Our Lady of Reims and Paris
September 4, 2015
Previously, we looked at the Cathédrale Notre-Dame de Chartres.
Now, I present two more masterpieces of thirteenth century Gothic architecture: Cathédrale Notre-Dame de Paris and Cathédrale Notre-Dame de Reims. The cathedrals of Chartres, Paris, and Reims — along with Amiens Cathedral and the Royal Basilica of Saint Denis — are all located in northern France, the birthplace of Gothic architecture.
At the end, I briefly recount my experience at a Sunday morning mass at Notre-Dame de Paris.
All photographs are mine.
What I loved about the aisle windows at Reims is the amount of light they allow. By contrast, Notre-Dame de Paris is incredibly dark, which has its own aesthetic value of course. As you walk into Reims, the warmth of the space is palpable, unique among the cathedrals we visited. The more common iconographic and multi-color windows are along the ambulatory (i.e., behind the altar), as well as the rose windows in the West, North, and South.
The above photograph allows you to see the brilliance of light that illumines each aisle, in contrast to the chancel and ambulatory.
In the nave, you can see here a commemoration of Clovis’ baptism. ICI SAINT REMI BAPTISA CLOVIS ROI DES FRANCS, which translates as, “Here Saint Remi baptized Clovis, King of the Franks.” Clovis was baptized by Saint Remigius at Reims, which effectively converted all of the Frankish tribes to Christianity. The French (etymologically derived from “Franks” by way of the Latin, Francia, for the Frankish people) owe their Christian heritage to this moment, historically speaking.
Oh yes, the most famous cathedral in the world: Notre-Dame de Paris! The western facade is breathtaking, and its location on the Île de la Cité in the middle of the river is perfect. There are so many fabulous angles from which you can view this cathedral.
Since the interior of Notre-Dame de Paris is so dark, I drastically increased the ISO and aperture value on my camera in this photograph, allowing you to see with greater clarity. Trust me, it is far darker, even on a bright and sunny day.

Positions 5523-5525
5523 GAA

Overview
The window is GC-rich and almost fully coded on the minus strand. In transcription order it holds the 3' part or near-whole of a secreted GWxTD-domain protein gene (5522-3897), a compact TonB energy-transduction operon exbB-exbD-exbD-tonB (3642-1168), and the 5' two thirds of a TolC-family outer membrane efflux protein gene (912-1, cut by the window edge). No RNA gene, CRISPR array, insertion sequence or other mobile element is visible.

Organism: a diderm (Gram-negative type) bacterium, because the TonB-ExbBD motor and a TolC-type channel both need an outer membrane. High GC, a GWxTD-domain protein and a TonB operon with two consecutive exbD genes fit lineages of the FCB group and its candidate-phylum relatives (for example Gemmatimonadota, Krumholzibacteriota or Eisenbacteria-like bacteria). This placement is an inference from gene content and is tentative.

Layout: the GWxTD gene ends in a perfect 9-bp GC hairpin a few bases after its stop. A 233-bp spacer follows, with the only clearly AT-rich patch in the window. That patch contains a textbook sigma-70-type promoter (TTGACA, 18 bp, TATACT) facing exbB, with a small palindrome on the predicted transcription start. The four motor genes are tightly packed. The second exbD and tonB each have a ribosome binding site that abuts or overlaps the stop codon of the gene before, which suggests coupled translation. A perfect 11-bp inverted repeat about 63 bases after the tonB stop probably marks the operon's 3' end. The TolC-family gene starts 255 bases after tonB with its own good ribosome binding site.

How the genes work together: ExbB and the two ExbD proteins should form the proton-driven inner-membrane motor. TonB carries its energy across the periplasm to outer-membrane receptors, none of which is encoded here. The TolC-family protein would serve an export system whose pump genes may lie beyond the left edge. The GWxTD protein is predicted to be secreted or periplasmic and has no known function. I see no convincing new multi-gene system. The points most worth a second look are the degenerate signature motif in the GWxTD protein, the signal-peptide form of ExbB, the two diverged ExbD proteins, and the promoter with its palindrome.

This is more representative of the darkness of the interior. This darkness does, however, draw attention to the brilliance of the stained glass, as you can see in this photograph of a Marian chapel along the ambulatory.
My brother and I attended the 10am “Gregorian mass” on Sunday morning, which was very well-attended. I loved it! During the Gregorian mass, several parts of the service are done in Latin, including the Creed and Our Father. I am terrible at pronouncing French quickly, but Latin is a breeze! And it was great to hear everyone speak this “universal” language. There was a young French woman, probably 16 or 17 years old, next to me, and she was a pro! I was super-impressed. She even kneeled on the concrete floor during the consecration, which is not something that many were willing to do, given the lack of kneelers.
Also, the organ is something to experience! The organist was playing Bach or perhaps theme music from Castlevania — either way, it was great!
Images: All of the photographs are mine. You are free to download for private use. If you want to republish, my permission is required.